During the observations, the scientists used Earth’s disk as an ‘extra mask’. Earth naturally blocks, or shades, the highest energy flux from millions of distant black holes.

Their combined flux can be accurately measured in an indirect way, that is by measuring the amplitude and the energy spectrum of the energy drop when Earth passes through Integral’s field of view. Once this is known, scientists can eventually try to connect the radiation to individual sources.

All the observations were very successful, as all the gamma-ray and X-ray instruments on board Integral (IBIS, SPI and JEM-X) recorded clear and unambiguous signals in line with expectations.

The Integral scientists are already proceeding with the analysis of the data. The aim is to ultimately understand the origin of the highest energy background radiation and, possibly, provide new clues on the history of growth of super-massive black holes since the early epochs of the Universe.

Arvind Parmar | EurekAlert!
Further information:
http://www.esa.int/esaSC/SEM8EVLVGJE_index_0.html
http://www.esa.int

More articles from Physics and Astronomy:

nachricht NASA's Fermi catches gamma-ray flashes from tropical storms
25.04.2017 | NASA/Goddard Space Flight Center

nachricht DGIST develops 20 times faster biosensor
24.04.2017 | DGIST (Daegu Gyeongbuk Institute of Science and Technology)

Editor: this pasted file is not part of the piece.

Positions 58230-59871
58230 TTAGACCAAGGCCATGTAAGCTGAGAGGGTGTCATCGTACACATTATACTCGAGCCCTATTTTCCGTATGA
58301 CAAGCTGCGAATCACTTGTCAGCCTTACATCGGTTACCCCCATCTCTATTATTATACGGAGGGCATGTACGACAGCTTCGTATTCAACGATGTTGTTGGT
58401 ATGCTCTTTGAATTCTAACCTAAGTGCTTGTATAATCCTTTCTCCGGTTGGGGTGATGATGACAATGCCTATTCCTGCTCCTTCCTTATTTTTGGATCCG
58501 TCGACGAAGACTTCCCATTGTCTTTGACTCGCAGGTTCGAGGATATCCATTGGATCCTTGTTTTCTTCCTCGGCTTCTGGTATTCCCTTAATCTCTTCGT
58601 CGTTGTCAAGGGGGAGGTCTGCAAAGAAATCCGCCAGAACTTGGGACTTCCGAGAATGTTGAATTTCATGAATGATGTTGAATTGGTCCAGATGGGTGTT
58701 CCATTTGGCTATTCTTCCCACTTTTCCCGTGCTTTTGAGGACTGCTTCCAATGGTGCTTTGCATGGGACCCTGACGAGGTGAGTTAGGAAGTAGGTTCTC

All articles from Physics and Astronomy >>>

The most recent press releases about innovation >>>

Die letzten 5 Focus-News des innovations-reports im Überblick:

Im Focus: Making lightweight construction suitable for series production

More and more automobile companies are focusing on body parts made of carbon fiber reinforced plastics (CFRP). However, manufacturing and repair costs must be further reduced in order to make CFRP more economical in use. Together with the Volkswagen AG and five other partners in the project HolQueSt 3D, the Laser Zentrum Hannover e.V. (LZH) has developed laser processes for the automatic trimming, drilling and repair of three-dimensional components.

Automated manufacturing processes are the basis for ultimately establishing the series production of CFRP components. In the project HolQueSt 3D, the LZH has...

Im Focus: Wonder material? Novel nanotube structure strengthens thin films for flexible electronics

Reflecting the structure of composites found in nature and the ancient world, researchers at the University of Illinois at Urbana-Champaign have synthesized thin carbon nanotube (CNT) textiles that exhibit both high electrical conductivity and a level of toughness that is about fifty times higher than copper films, currently used in electronics.